The human body is constantly bombarded with stimuli. Simply entering a room can bring a barrage of sights, sounds and smells, all of which the brain takes in. These stimuli fall into two basic categories: environmental or attended. When a particular stimulus out of many is focused upon, it changes from an environmental stimulus into an attended stimulus.
Environmental stimuli are all the stimuli that the brain could possibly perceive and process. At any point, environmental stimuli could trigger a reaction from one of the five senses: taste, touch, hearing, smell or sight. However, simply because a stimulus is occurring does not mean it is actively being perceived. For example, if you are sitting in a movie theater, stimuli could include the sound and sight of the film, the sound of people talking or eating, the smell of popcorn, the feel of the theater seat and the taste of candy. All of these environmental stimuli occur at once. However, until a person chooses one or more of the stimuli to focus on, the stimuli are not perceived by the brain.
When a person decides to actively focus on a particular stimuli, it becomes an attended stimuli. From the movie theater example, if you are focused on the sound of the film, it's possible that the brain is not perceiving someone talking several rows back. A moment later, your attention may shift to the sound of the words behind you, transforming the environmental stimuli into an attended stimuli. In this way, though environmental stimuli may remain constant in a particular situation, attended stimuli may change with time as a person's focus shifts from one stimuli to another.
The brain is able to perceive stimuli via receptors found on the ends of sensory neurons. There are five types of receptors: chemoreceptors, mechanoreceptors, electromagnetic receptors, thermoreceptors and pain receptors. Chemoreceptors are able to detect ions and molecules, allowing humans to smell and taste. Mechanoreceptors are able to sense changes in pressure and acceleration. These types of receptors help with stimuli such as sound, which impact the ear bone and muscles in the form of pressure changes. Electromagnetic receptors respond to changes in the electromagnetic spectrum, such as infrared and visible light. In particular, they respond to photons of light that allow us to see variations in color.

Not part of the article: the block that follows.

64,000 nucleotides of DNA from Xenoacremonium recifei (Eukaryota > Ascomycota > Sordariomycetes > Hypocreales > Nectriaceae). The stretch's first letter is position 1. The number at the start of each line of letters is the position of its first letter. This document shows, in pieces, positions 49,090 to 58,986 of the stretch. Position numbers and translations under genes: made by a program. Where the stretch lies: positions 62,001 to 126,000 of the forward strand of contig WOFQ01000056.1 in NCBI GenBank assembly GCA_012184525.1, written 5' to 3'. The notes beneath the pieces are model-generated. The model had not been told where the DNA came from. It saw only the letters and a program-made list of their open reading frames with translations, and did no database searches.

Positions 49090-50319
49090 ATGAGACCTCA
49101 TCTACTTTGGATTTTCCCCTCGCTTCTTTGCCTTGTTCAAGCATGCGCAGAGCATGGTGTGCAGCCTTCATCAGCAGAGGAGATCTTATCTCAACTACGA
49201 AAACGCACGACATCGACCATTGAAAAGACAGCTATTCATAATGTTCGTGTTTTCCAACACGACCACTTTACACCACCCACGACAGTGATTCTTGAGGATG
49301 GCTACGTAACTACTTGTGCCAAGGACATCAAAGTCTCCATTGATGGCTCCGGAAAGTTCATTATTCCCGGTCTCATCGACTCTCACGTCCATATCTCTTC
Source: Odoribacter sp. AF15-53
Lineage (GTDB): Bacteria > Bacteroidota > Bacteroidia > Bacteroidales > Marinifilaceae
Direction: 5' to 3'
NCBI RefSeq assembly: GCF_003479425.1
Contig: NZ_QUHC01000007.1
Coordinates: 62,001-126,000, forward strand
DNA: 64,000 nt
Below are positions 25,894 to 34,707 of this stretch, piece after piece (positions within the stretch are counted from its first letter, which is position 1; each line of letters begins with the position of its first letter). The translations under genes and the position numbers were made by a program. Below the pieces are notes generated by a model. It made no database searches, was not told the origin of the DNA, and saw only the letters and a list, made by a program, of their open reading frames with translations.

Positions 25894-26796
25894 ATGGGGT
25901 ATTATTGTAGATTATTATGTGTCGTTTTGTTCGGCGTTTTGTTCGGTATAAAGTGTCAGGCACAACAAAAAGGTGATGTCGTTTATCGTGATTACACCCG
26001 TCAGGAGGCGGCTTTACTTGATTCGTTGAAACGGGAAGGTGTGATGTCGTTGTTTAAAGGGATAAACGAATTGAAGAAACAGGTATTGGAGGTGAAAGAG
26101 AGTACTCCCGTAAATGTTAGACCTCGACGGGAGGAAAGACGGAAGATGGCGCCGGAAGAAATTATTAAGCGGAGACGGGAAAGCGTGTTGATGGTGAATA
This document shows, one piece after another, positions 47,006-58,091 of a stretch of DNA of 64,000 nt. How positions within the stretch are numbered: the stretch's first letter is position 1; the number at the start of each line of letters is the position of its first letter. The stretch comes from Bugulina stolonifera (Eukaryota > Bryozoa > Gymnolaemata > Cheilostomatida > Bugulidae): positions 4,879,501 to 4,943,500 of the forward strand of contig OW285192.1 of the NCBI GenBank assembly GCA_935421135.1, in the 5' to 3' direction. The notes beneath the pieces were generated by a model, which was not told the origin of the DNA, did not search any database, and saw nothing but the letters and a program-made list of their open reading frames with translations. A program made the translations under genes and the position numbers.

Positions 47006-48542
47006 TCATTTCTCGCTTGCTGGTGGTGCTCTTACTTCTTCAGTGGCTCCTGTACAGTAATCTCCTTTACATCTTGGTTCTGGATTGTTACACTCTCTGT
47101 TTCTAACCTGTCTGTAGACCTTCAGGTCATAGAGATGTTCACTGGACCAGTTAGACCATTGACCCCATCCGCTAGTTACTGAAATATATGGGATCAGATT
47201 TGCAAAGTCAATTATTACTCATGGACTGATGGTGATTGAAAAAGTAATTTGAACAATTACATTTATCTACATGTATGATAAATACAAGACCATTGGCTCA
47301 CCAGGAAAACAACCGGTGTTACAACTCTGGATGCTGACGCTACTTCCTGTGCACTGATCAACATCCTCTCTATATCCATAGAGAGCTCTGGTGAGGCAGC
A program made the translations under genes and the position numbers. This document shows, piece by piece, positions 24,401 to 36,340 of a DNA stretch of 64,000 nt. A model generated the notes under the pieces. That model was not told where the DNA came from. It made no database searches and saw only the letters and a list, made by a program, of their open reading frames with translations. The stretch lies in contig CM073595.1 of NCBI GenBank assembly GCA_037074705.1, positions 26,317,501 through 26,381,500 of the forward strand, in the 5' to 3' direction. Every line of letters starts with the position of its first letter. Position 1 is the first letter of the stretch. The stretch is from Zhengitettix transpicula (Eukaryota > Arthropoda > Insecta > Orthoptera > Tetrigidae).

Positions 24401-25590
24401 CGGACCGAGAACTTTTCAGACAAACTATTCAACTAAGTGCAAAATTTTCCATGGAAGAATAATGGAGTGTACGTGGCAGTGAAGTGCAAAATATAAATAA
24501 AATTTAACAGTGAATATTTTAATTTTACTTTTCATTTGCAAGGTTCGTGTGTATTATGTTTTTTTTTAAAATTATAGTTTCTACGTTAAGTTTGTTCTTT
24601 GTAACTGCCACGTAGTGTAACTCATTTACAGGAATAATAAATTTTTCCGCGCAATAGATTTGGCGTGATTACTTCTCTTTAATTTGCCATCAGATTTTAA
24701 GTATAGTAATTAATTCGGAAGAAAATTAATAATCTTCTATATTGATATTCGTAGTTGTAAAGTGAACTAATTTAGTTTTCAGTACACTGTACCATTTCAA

Thermoreceptors respond temperature, with nerves responding directly to sudden changes in hot and cold. Pain receptors, also called nociceptors, can also detect severe changes in temperature as well as chemicals released by damaged tissue, indicating an injury.
Sensory Processing Disorder
Sensory Processing Disorder (SPD) occurs when the brain cannot interpret stimuli in a typical way. For example, a person with SPD may not react to extreme cold or heat. SPD can also enhance problems with other disorders, such as Attention Deficit Hyperactivity Disorder. For people with both disorders, it can be a challenge to determine which environmental stimuli need to become attended stimuli. They may be distracted by excess environmental stimuli, resulting in difficultly focusing.
- Sensation and Perception
- University of California-Irvine: Chapter 1 Introduction
- State University of New York: Sensory Systems
- Sensory Processing Disorder Foundation: About SPD
- Sensory Processing Disorder Foundation: Response to "Living with ADHD and SPD" — An OT Perspective
- University of Minnesota: Temperature Perception Experiment
- Photo Credit Alexander Beck/Hemera/Getty Images
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